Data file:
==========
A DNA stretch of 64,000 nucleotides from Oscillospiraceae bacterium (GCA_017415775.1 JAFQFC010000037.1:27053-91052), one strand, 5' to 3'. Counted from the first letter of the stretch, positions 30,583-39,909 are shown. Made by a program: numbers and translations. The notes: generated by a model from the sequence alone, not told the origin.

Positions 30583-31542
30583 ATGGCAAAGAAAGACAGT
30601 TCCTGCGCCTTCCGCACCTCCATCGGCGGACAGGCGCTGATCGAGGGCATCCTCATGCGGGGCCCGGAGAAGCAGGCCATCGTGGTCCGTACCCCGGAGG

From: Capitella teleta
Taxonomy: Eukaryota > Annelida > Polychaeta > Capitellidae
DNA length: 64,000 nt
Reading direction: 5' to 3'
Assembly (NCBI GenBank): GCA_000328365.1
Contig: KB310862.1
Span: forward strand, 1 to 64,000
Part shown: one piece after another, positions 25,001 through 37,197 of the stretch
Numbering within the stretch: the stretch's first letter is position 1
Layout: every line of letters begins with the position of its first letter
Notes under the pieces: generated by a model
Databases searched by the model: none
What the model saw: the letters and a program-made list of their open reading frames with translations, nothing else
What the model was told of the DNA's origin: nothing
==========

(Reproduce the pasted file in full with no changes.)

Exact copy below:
A DNA stretch of 64,000 nucleotides from Oscillospiraceae bacterium (GCA_017415775.1 JAFQFC010000037.1:27053-91052), one strand, 5' to 3'. Counted from the first letter of the stretch, positions 30,583-39,909 are shown. Made by a program: numbers and translations. The notes: generated by a model from the sequence alone, not told the origin.

Positions 30583-31542
30583 ATGGCAAAGAAAGACAGT
30601 TCCTGCGCCTTCCGCACCTCCATCGGCGGACAGGCGCTGATCGAGGGCATCCTCATGCGGGGCCCGGAGAAGCAGGCCATCGTGGTCCGTACCCCGGAGG

From: Capitella teleta
Taxonomy: Eukaryota > Annelida > Polychaeta > Capitellidae
DNA length: 64,000 nt
Reading direction: 5' to 3'
Assembly (NCBI GenBank): GCA_000328365.1
Contig: KB310862.1
Span: forward strand, 1 to 64,000
Part shown: one piece after another, positions 25,001 through 37,197 of the stretch
Numbering within the stretch: the stretch's first letter is position 1
Layout: every line of letters begins with the position of its first letter
Notes under the pieces: generated by a model
Databases searched by the model: none
What the model saw: the letters and a program-made list of their open reading frames with translations, nothing else
What the model was told of the DNA's origin: nothing